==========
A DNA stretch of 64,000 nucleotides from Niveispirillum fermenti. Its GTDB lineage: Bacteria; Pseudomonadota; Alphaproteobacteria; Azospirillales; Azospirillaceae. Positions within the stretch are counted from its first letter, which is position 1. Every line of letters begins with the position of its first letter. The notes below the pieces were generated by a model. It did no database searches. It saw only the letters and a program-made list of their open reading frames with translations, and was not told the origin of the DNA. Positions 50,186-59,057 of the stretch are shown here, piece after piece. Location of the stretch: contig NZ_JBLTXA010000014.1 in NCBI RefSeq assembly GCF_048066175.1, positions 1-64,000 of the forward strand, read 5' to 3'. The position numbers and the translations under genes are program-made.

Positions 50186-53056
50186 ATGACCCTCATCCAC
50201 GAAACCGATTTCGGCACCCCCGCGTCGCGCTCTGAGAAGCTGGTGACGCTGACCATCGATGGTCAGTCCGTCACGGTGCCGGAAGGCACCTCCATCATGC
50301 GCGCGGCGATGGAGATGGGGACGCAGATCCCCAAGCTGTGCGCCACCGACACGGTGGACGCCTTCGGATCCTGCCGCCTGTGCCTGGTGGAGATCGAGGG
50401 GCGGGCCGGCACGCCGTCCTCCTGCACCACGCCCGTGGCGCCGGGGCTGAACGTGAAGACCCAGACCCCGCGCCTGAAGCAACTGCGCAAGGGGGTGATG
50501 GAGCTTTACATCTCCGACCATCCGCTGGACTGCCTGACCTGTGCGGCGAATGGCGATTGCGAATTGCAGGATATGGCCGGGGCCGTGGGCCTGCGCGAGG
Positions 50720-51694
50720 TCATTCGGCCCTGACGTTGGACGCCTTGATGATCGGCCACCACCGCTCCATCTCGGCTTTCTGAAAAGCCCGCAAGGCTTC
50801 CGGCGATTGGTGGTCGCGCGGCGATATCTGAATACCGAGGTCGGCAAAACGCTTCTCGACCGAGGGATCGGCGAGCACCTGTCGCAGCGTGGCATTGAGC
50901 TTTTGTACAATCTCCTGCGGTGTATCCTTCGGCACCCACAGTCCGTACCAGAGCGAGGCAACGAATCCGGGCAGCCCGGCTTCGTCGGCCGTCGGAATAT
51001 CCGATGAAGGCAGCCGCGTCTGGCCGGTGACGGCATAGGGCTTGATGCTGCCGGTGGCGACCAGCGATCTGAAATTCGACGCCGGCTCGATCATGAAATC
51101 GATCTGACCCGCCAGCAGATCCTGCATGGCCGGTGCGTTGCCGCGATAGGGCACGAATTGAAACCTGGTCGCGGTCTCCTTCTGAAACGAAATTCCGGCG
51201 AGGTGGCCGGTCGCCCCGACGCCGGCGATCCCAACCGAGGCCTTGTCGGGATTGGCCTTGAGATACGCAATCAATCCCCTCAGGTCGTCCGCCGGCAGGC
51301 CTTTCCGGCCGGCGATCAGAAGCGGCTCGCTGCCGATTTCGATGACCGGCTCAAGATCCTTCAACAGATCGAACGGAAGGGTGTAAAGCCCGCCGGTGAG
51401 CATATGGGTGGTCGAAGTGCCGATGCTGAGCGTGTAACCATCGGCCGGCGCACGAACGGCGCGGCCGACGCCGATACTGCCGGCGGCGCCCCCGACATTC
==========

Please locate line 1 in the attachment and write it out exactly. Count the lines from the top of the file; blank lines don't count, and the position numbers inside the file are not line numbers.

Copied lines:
A DNA stretch of 64,000 nucleotides from Niveispirillum fermenti. Its GTDB lineage: Bacteria; Pseudomonadota; Alphaproteobacteria; Azospirillales; Azospirillaceae. Positions within the stretch are counted from its first letter, which is position 1. Every line of letters begins with the position of its first letter. The notes below the pieces were generated by a model. It did no database searches. It saw only the letters and a program-made list of their open reading frames with translations, and was not told the origin of the DNA. Positions 50,186-59,057 of the stretch are shown here, piece after piece. Location of the stretch: contig NZ_JBLTXA010000014.1 in NCBI RefSeq assembly GCF_048066175.1, positions 1-64,000 of the forward strand, read 5' to 3'. The position numbers and the translations under genes are program-made.